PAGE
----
Recently, I heard a commercial for a product that will fade scars, the implication being that scars are unattractive and a cause of embarrassment.  As for myself, I would not want to make my scars fade away; our scars can be valuable, as they can tell our stories.

I have a variety of scars all over my body, and each one has a story attached to it.  There is the scar on my calf from where a dog bit me while riding my bike on the Perkiomen Trail in April of 2007.  I was riding up the hill towards Collegeville, when I saw a women coming down towards me.  She had two dogs that she was having trouble controlling.  I moved to the other side of the trail, and then so did she, so I moved back, and so did she.  When we were about to run into each other, I pointed to the other side of the trail, and began moving again, but I hit a patch of mud that slowed me down, and that was enough time for the dog to take a chunk out of my leg. Although she gave me her information, she never answered my phone calls and the bite cost a lot of money as I needed to go to the ER to get my wounds cleaned and tetanus shots, but I did not have health insurance.  I did however, get the dog quarantined, so I hope that cost them a few bucks in vet bills.

I have a new scar on my right elbow, from when I shattered it by falling on the ice last year, one on my right knee from when I had a weird growth removed la few years ago. and two on either side of my right ankle from when I fell while roller-skating with my daughter in 1998 and broke it in three places.  That took three pins and a titanium strip, and three days in the hospital.  I was left with long scars on the both sides of my ankle, which I like to show off when I can…it also left me with the ability to know whenever a Thunderstorm is nearby.

On my right shin is a tiny scar that I can hardly find any more, which is I got at Camp Beisler during the summer of 1974, when two of the counselors were teaching me how to dive, and I was positioned over the ladder that led down into the water from the dock.  When they told us to go I hesitated and fell, putting a nice gash in my leg.  I got to ride back to the infirmary in the old WWII era Jeep (which did not have any brakes) where they put on few butterfly bandages and sent me on my way.  The worst part was that I could not go swimming again that week.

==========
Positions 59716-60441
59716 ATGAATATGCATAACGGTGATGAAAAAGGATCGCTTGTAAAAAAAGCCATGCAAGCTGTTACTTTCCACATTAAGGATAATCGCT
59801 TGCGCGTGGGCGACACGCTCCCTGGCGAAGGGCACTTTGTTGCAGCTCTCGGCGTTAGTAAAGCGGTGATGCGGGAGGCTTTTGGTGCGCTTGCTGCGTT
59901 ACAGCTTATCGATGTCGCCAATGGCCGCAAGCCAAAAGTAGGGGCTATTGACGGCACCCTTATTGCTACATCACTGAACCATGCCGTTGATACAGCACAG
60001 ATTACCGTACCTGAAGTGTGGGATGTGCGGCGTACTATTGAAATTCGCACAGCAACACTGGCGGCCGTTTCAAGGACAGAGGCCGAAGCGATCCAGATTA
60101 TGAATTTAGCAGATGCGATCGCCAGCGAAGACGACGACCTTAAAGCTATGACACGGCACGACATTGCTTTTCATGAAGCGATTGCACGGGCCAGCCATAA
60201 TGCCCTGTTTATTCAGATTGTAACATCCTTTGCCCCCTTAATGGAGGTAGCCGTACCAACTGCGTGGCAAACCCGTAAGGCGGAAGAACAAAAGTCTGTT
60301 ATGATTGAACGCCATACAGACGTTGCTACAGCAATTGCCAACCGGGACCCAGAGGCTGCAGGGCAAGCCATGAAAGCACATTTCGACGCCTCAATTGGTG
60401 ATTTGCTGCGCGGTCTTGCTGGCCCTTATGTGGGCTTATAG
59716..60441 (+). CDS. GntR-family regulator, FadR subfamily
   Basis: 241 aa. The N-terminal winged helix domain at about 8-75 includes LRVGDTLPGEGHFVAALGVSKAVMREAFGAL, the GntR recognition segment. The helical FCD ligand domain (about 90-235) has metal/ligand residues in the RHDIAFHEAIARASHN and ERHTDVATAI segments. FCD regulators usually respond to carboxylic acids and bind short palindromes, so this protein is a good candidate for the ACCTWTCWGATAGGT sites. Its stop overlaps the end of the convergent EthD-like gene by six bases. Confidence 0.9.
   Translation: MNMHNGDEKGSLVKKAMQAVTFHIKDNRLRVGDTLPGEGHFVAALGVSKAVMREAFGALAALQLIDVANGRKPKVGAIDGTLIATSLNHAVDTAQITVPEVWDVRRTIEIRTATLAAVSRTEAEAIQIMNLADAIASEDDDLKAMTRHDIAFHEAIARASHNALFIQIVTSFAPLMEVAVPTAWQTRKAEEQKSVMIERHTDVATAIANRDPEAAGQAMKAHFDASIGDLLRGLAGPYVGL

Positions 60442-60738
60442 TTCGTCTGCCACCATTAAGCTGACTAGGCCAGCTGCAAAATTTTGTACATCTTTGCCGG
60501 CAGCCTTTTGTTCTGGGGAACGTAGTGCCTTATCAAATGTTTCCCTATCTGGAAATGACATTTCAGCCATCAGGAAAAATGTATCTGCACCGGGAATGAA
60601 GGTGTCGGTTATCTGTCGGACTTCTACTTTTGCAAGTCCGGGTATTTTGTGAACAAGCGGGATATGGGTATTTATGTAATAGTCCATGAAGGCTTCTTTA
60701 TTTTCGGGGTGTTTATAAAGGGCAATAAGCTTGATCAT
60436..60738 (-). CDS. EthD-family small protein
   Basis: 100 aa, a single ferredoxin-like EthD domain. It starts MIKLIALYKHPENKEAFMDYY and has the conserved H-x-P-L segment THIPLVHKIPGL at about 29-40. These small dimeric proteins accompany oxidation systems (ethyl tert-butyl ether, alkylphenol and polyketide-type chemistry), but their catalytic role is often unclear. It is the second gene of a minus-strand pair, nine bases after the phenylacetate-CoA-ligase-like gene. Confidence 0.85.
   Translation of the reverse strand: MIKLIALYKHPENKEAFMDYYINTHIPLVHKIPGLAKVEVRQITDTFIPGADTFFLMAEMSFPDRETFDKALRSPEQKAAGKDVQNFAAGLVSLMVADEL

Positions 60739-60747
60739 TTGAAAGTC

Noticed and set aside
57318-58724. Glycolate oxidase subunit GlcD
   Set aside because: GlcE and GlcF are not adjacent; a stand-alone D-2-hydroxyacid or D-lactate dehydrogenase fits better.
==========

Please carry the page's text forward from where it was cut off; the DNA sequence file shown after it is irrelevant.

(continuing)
I also have several scars on my head, one from when I was wrestling with my friend Jeffrey Moon after church one Sunday in ’76.  He pushed me and I fell, cracking my head on a cement step.  After I fell, I got up, but was dizzy.  I could feel that I had been hurt, but not how badly.  I walked into the church and found my mother and put my head on her shoulder.  I looked up to see everyone rushing to help me, and saw that I had left a big blood stain on my mother’s dress! Fortunately one of the church members was a nurse, and he wrapped up my head with gauze and took me to the hospital where I got 12 stitches!  It was also fortunate that it was the ’70’s and my mother’s dress was mostly polyester and easy to clean!

Then there is the slight bump on my upper lip, from 1968, when I tripped over the TV cord while on my way to the bathroom.  That also lead to an evening in the ER, I was 5 and not very cooperative, but my big sister, who is a nurse, was there to help calm me down.  That left me with several stitches in my lip, which was no fun, but I was able to use a straw to drink my milk in Kindergarten…and no one else was allowed to do that!!